Saint-Saëns' music has captivated me ever since I learned his Allegro Appassionato as a teenager. The breadth of his ingenious piano works never fails to amaze me, as it simultaneously encompasses classical, romantic and modern sensibilities so compellingly. Saint-Saëns was also a groundbreaking innovator in the realm of piano technique, creating formidable but also invaluable challenges for the performer. It has been rewarding on all levels to immerse myself in the works of one of the greatest piano composers for this project. – Geoffrey Burleson

"Burleson plays with enormous flair and style... superb!"
Fanfare for Naxos (8.559664)


A seminal figure in the history of French Romantic music, Camille Saint-Saëns was also one of the greatest keyboard prodigies of the past two hundred years. Liszt referred to him as the greatest organist on earth. Over the course of more than forty years, Saint-Saëns wrote three sets of ingenious, groundbreaking piano études. His initial Six Études, Op. 52 were written in 1877, when Saint-Saëns was already a mature composer. No. 1 Prélude opens with exuberant, unrestrained virtuosity, and a "testing" of all registers of the keyboard. No. 3 Prelude and Fugue in F minor showcases one of Saint-Saëns' most central talents: writing keyboard music in the Baroque style, while still bringing original elements of structure, counterpoint and more Romantic textures to the fore. Saint-Saëns next set of etudes, Six Études, Op. 111, only arrived 22 years later. The concluding, brilliant Toccata is a transformation of the last movement of his Piano Concerto No. 5, a very difficult rondo that relentlessly explores many bravura techniques and textures. It serves as a fantastic culmination of the preceding études, in that it embeds so many of the techniques found in the first five études. In 1912, Saint-Saëns wrote the Six Études for the Left Hand Alone, Op. 135, for Madame Caroline de Serres, whom he often performed duo piano works with. These are very different in character, spirit and musical language from the preceding etudes. The Élégie is filled with great variety, invention and poignant lyricism. The concluding Gigue is a very effective closer, impishly fading out in its coda into the depths of the piano's register.

Six Études, Op. 52 (1877) 27:02
1. No. 1 Prélude: Con bravura 02:31
2. No. 2 Pour l'indépendance des doigts:
Andantino malinconico 03:03
No. 3 Prélude et Fugue en fa mineur
3. Prélude: Allegro 02:31
4. Fugue: Animato 02:07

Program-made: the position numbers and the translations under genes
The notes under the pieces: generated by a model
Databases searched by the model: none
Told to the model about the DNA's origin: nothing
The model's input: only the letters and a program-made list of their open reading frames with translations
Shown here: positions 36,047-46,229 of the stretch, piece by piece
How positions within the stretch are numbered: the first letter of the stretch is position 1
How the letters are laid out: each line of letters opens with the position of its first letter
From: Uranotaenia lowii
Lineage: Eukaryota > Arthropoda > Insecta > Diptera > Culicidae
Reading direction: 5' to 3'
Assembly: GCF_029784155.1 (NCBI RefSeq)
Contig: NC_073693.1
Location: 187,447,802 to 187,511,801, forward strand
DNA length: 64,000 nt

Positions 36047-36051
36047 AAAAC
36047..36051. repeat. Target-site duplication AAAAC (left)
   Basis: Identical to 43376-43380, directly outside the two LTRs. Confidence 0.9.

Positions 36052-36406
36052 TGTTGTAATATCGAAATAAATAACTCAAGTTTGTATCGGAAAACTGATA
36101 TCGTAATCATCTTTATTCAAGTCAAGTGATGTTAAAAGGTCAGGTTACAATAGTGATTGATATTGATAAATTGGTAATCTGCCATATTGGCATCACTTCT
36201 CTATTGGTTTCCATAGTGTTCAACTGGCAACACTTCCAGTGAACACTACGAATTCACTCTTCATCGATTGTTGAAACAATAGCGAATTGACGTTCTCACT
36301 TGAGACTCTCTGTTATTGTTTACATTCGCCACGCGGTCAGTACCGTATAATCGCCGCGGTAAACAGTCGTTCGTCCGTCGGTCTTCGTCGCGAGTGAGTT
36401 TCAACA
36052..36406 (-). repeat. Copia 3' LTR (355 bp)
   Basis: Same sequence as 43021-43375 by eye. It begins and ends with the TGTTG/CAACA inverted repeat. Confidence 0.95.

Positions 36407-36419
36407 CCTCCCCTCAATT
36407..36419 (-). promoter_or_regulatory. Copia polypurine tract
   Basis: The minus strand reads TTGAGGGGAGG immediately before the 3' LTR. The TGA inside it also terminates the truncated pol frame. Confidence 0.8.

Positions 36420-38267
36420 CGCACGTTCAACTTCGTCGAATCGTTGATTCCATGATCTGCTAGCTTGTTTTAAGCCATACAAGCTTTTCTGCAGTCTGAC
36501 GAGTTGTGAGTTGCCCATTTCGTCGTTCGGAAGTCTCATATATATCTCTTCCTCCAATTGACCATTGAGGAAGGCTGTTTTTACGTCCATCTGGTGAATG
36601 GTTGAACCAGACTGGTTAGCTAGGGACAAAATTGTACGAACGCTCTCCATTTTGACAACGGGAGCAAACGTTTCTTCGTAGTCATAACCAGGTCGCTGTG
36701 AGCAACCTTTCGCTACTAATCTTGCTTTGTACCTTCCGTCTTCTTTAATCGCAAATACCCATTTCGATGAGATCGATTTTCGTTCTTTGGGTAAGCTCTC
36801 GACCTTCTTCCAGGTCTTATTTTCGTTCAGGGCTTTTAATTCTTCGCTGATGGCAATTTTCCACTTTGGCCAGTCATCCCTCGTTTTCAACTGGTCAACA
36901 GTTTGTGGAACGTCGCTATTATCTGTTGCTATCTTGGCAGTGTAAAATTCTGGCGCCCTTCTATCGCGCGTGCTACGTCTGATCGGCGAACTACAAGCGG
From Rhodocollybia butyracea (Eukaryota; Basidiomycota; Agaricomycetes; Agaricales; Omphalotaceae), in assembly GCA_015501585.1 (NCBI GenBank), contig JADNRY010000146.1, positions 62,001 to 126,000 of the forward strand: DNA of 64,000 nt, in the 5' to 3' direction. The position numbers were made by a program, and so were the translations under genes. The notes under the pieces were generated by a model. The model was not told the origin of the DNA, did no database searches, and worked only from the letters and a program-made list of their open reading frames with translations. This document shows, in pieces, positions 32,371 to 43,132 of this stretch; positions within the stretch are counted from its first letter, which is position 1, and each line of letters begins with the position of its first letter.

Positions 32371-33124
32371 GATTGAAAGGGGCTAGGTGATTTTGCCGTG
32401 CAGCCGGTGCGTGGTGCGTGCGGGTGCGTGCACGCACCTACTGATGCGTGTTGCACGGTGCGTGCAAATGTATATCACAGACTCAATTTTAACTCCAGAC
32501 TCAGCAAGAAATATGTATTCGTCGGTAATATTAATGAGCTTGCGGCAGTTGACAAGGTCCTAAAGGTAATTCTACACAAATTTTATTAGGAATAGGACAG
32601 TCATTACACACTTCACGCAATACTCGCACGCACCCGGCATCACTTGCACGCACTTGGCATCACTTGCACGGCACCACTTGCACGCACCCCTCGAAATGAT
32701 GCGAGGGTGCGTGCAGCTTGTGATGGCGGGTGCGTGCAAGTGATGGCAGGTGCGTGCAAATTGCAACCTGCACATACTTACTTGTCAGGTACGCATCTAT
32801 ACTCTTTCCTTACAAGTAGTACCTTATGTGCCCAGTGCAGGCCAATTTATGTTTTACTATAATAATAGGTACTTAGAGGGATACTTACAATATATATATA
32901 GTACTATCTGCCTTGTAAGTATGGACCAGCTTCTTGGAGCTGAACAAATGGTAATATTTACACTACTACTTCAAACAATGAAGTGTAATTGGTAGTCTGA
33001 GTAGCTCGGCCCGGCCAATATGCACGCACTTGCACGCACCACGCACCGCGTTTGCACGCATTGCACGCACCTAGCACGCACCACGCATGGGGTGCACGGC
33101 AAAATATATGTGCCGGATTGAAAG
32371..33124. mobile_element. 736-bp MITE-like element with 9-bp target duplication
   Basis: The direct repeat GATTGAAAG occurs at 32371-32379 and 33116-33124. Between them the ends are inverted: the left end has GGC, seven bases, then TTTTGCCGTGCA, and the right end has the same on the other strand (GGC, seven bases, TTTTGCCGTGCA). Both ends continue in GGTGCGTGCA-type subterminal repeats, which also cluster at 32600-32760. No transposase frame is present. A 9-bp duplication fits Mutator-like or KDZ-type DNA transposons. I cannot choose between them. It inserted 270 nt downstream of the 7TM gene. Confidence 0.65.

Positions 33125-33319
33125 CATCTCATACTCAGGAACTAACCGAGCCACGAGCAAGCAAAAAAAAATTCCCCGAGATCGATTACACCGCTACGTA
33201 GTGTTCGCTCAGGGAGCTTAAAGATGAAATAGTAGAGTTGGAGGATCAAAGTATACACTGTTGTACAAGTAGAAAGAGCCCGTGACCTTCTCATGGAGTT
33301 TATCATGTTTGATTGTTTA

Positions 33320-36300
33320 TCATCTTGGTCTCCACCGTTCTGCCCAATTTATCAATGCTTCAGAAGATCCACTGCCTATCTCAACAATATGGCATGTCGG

5. No. 4 Étude de rythme: Andantino 03:09
No. 5 Prélude et Fugue en la majeur
6. Prélude: Allegro moderato 02:39
7. Fugue: Moderato 04:20
8. No. 6 En forme de valse 06:42

Six Études, Op. 111 (1899) 21:21
9. No. 1 Tierces majeures et mineures: Allegretto 02:31
10. No. 2 Traits chromatiques 02:30
No. 3 Prélude et Fugue


11. Prélude: Moderato agitato – 01:37
12. Fugue: Moderato espressivo 03:39
13. No. 4 Les cloches de la Palmas: Andantino 04:01
14. No. 5 Tierces majeures chromatiques: Vivace 02:36
15. No. 6 Toccata d'apr├Ęs le Final du 5e Concerto: Molto allegro 04:27

Six Études pour la main gauche seule, Op. 135 (1912) 19:04
16. No. 1 Prélude: Allegretto moderato 02:25
17. No. 2 Alla fuga: Allegro non troppo 01:57
18. No. 3 Moto perpetuo: Allegretto – Doux et tranquille 02:32
19. No. 4 Bourrée: Molto allegro 04:08
20. No. 5 Élégie: Poco adagio 05:54
21. No. 6 Gigue: Presto 02:08



Geoffrey Burleson has performed to wide acclaim throughout Europe and North America, and is equally active as a recitalist, concerto soloist, chamber musician and jazz performer. His numerous solo appearances include prominent venues in Paris, New York, Rome, Athens, Mexico City, Rotterdam, Chicago, Boston, Washington, Switzerland, England, Spain, and elsewhere. His appearances as concerto soloist include the Boston Musica Viva, Arlington Philharmonic, New England Philharmonic, and the Holland Symfonia in The Netherlands. A laureate of the International Piano Recording Competition (Silver Medal), and the Vienna Modern Masters International Performers' Competition, he was also the recipient of a DAAD Grant from the German government to support a residency at the Academy of Arts in Berlin. His recordings include the complete piano music of Roy Harris for Naxos.

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"A top-notch pianist. Burleson's piquancy and poetry blended beautifully."
The Washington Post

Watch Geoffrey Burleson play Saint-Saëns étydes on YouTube  

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